Correction: This story was updated on April 15 to reflect that NASA's Asteroid Watch is an outreach arm online on Twitter and this website and not a planetary defense program. The agency's Planetary Defense Program is overseen by the Planetary Defense Coordination Office at NASA headquarters in Washington, D.C. 

Email Tariq Malik at tmalik@space.com or follow him @tariqjmalik. Follow us @Spacedotcom, Facebook and Instagram.

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  • 1greenie1
    Where in relation to the moon/constellations would I expect to see the asteroid if I were to have a go of trying to find it?
    Reply
  • Hartful
    In what part of the world will it be visible?
    Will it be visible to the naked eye?
    Reply
  • rod
    The report states "A newly discovered asteroid about the size of a house will zip safely by Earth on Wednesday (April 15), passing just inside the orbit of the moon."

    Presently, many small objects pass by Earth and the Moon. 100th lunar asteroid collision confirmed by second telescope the Moon continues to be hit by small bodies, observed and documented now. My observation - the present lunar impact rate observed is very small compared to the lunar crater record documented. The lunar crater record indicates catastrophic bombardment in the past during the Moon's orbital history with Earth. The Giant Impact model for the origin of the Moon features the proto-Moon that is hot and molten after formation and continues to grow by accretion. Early impacts after the proto-Moon formation would be erased on the proto-Moon's surface as the Moon solidified and cooled - it would seem. The asteroid belt observed today, according to the standard accretion disk model for the solar system, we should see many more asteroids, some say orders of magnitude more mass should be there. Ref - Planet formation: key mechanisms and global models, https://ui.adsabs.harvard.edu/abs/2020arXiv200205756R/abstract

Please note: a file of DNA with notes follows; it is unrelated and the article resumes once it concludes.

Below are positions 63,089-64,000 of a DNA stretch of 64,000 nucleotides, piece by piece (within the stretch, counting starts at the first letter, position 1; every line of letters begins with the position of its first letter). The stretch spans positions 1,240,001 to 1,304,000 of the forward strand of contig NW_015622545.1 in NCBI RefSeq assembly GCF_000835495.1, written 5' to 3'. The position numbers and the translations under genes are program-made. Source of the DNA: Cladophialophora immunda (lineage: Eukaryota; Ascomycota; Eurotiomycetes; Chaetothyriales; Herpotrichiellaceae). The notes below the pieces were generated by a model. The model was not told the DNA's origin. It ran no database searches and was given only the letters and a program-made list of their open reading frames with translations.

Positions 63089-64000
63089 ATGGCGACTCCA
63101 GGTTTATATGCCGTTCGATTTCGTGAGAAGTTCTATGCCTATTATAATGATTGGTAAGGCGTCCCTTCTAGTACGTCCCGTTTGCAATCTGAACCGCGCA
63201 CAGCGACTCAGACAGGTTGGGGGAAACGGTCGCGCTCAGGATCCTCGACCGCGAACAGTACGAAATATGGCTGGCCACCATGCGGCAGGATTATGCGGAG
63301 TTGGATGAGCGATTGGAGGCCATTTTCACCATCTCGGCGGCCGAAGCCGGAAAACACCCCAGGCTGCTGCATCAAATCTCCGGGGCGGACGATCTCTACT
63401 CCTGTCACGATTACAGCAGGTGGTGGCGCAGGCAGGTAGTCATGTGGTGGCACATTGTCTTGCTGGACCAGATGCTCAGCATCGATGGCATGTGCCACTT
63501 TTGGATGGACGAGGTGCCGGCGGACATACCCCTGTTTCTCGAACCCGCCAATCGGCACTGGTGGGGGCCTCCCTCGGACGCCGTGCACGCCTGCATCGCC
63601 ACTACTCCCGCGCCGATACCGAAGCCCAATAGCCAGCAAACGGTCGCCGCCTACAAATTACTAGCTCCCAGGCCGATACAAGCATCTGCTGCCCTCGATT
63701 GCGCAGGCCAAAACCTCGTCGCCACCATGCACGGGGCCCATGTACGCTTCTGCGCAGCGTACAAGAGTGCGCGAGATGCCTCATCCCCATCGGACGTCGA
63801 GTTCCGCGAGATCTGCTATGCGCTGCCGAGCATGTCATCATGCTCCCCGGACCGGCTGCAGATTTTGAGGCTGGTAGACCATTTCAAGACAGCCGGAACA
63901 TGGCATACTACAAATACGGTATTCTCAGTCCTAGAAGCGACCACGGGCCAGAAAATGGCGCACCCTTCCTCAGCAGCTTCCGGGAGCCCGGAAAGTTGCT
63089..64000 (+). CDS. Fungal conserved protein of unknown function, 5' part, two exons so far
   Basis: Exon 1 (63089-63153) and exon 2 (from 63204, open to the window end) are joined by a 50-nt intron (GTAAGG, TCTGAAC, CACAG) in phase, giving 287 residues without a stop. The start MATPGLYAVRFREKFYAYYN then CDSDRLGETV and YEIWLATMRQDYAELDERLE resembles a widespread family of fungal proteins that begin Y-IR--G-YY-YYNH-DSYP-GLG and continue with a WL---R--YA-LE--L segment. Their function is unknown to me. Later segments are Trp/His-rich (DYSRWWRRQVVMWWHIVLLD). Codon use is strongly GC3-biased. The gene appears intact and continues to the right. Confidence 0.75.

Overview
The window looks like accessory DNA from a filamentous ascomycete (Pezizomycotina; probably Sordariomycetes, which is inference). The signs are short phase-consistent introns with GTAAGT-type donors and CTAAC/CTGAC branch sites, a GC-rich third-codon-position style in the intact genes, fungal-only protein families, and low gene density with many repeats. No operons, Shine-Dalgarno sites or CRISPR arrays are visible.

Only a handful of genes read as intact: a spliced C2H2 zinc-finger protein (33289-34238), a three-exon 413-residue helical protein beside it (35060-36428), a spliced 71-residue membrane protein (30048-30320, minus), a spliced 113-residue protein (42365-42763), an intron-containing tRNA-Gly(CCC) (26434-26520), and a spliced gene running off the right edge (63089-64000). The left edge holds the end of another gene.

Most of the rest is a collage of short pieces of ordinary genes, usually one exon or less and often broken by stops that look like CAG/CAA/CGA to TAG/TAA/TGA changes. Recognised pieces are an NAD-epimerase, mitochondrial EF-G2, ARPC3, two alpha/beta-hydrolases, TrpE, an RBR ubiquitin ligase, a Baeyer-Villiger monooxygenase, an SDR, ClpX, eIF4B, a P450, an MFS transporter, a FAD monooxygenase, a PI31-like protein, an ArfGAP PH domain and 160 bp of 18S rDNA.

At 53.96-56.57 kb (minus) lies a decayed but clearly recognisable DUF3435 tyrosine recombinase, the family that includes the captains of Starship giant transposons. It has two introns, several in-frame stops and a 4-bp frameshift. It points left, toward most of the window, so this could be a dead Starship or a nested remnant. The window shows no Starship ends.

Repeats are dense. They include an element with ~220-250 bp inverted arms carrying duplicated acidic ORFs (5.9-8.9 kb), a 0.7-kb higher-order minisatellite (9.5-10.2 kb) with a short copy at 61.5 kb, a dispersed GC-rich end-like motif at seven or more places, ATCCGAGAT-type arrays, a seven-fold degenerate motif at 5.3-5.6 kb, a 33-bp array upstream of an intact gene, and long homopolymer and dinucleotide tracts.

We live today in a basically quite period of solar system history vs. the catastrophism of the past :)
    Reply
  • AlbusRockets
    Tank said:
    This an object the size of a house thousands of miles away... Can you see a house on earth thousands of miles away? 🤦

    Hmm, this is an incredibly rude and dismissive response. Its logic also quite flawed.

    We cannot, for example, see a football field from 250 miles away while on Earth, however, the International Space Station can shine at times with a magnitude -3.9.

    Perhaps try being a little less unpleasant to someone showing genuine interest in an awe inspiring subject.

    Hartful said:
    In what part of the world will it be visible?
    Will it be visible to the naked eye?

    For this particular object, unfortunately, it appears as if it will remain out of the reach of naked eye viewing.

    https://theskylive.com/2020gh2-info
    Reply
  • Lutfij
    Civility is complusory here!
    Reply
  • Catastrophe
    "It was first discovered on Saturday (April 11)"
    What happened to all the years when we could have politely nudged it off course?

    Will someone please tell us what would have happened if it had been 'on course'?
    Reply